JEANETTE INGOLD is the author of Christopher and Spur Award-winning historical fiction and contemporary novels for young adults and middle school readers. She was one of thirteen children’s writers honored at Laura Bush Celebrates America’s Authors activities, and her novel HITCH was a National Endowment for the Humanities/American Library Association We the People Bookshelf choice.
Jeanette began her writing career in a newsroom, putting together obituaries and boiling down press releases. As reporter, columnist, and the Missoulian’s Western Montana editor, she gained experience she would later put into PAPER DAUGHTER, about a journalism intern whose investigations lead to her own Asian-American heritage. It earned an Oppenheimer Gold Seal, and VOYA magazine called it “a must read for those who love mysteries and family history.”
With themes of resilience and perseverance, integrity, responsibility, and personal growth, Jeanette’s books feature realistic teen characters who face challenges and hard times head on. Their courage inspires young readers to look into themselves for their own capabilities and strengths.
HITCH tells the story of seventeen-year-old Moss Trawnley, who turns to work in the Civilian Conservation Corps, the CCC, as a way out of the poverty and homelessness of the 1930s Great Depression. A Society of School Librarians International Best Book, HITCH was honored with a Christopher Award, an award established to salute works that “affirm the highest values of the human spirit.”
THE BIG BURN is an action-packed Montana Book Award honor book and Western Writers of America Spur Award for Teen Fiction winner that VOYA called “a must-read for adrenalin junkies.” Portraying a devastating 1910 wildfire from the viewpoints of multiple fictional characters and through innovative, short non-fiction outtakes, it’s been featured in One Book-One Community programs, and schools have used it across the curriculum, from English to science classes.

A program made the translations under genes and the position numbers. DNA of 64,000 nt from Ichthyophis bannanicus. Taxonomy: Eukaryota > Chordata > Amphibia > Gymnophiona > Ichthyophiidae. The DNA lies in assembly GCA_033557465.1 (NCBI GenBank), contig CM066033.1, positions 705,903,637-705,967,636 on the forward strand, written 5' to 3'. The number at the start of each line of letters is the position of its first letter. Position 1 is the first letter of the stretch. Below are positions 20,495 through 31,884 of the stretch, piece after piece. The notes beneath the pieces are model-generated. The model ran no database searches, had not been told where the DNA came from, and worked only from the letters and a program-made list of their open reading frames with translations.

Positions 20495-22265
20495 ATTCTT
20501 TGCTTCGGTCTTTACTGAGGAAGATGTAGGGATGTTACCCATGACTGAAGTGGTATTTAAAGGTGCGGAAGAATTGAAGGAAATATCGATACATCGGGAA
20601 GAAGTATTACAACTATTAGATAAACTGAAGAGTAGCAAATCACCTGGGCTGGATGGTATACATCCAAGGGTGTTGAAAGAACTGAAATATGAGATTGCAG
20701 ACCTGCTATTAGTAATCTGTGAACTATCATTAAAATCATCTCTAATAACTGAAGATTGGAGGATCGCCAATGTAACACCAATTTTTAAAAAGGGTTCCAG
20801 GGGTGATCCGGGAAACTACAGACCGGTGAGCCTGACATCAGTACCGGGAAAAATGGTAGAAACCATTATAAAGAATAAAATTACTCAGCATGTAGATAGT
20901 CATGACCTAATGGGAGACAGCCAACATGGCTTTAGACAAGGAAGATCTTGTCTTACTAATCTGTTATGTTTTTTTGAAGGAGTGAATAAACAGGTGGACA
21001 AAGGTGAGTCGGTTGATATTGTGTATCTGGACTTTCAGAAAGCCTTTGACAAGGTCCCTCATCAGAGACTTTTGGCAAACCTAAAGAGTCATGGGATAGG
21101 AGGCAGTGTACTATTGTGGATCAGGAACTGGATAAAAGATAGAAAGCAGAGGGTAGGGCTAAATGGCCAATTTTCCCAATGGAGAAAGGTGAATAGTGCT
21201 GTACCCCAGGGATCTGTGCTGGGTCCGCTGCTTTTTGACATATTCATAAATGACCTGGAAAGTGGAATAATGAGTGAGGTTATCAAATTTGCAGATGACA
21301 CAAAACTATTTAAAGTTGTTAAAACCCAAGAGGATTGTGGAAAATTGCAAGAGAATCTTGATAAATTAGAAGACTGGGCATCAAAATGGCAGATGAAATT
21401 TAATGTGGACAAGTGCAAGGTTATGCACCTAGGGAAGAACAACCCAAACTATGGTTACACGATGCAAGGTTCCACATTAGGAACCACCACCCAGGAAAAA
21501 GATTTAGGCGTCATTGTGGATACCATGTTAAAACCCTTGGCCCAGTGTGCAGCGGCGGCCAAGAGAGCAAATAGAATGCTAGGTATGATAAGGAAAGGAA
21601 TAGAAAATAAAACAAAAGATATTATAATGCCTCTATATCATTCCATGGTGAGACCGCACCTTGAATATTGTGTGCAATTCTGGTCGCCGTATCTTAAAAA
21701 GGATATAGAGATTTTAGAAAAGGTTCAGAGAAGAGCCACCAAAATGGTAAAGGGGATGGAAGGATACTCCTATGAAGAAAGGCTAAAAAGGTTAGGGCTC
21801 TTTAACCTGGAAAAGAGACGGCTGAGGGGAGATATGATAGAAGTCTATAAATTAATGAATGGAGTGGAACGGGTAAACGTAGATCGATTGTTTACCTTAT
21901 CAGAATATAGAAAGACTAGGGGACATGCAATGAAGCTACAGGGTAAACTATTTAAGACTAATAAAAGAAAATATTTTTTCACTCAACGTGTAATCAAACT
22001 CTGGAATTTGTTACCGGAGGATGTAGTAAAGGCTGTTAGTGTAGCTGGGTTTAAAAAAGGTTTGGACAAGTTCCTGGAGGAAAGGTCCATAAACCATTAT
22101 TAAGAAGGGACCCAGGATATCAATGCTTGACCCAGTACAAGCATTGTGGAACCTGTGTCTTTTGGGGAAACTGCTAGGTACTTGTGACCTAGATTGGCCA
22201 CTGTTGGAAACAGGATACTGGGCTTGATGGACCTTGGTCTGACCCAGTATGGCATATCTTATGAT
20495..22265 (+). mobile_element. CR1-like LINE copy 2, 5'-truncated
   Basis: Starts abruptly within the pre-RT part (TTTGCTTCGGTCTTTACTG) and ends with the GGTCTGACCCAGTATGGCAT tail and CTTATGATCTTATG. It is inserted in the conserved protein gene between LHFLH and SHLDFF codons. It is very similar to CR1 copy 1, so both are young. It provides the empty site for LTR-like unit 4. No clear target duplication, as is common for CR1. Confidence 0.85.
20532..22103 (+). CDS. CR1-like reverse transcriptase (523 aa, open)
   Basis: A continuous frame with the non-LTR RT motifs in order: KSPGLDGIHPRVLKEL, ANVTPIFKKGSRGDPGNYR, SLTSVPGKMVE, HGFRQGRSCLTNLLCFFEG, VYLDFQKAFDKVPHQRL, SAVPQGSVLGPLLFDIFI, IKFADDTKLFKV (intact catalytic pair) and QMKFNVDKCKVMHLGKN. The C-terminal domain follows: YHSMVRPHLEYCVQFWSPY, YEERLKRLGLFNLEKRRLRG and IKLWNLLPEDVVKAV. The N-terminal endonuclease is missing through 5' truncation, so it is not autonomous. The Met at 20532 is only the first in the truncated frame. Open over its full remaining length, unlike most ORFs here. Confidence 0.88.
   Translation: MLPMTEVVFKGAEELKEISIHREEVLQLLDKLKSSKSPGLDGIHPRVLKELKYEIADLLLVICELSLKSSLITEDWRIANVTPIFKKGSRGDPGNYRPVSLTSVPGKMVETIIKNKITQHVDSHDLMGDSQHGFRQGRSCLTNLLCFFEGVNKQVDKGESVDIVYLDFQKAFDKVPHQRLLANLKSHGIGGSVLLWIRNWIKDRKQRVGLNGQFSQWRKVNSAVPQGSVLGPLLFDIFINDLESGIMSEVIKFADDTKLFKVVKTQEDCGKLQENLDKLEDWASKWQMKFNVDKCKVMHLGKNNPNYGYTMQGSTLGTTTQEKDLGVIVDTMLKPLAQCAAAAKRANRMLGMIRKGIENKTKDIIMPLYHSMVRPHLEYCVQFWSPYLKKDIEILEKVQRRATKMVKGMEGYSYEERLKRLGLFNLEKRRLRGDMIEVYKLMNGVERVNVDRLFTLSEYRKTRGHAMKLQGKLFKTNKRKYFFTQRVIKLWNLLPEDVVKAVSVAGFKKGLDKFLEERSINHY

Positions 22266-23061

Jeanette’s interest in twentieth century United States history plays a part in all of her books, which are known for the careful research, wealth of fact, and authentic voices that go into them. The New York Times Book Review called the aviation details she wove into AIRFIELD “engrossing,” and the New York Public Library named AIRFIELD a Book for the Teen Age.
The experiences of people who know blindness firsthand guided Jeanette’s writing of THE WINDOW, an ALA Best Book for Young Adults and International Reading Association Young Adults’ Choice.
Adolescents as talented as the teenage violinist at the center of MOUNTAIN SOLO provided their take on the power of music, and Jeanette’s own memories of the pleasures of playing violin in a high school orchestra also went into it.
Jeanette and her husband live in a mountain valley in Montana, at the edge of woods that stretch into wilderness. When Jeanette’s not writing, she’s often out in the
forest, exploring and taking pictures and thinking about what adventure she’d like to write next.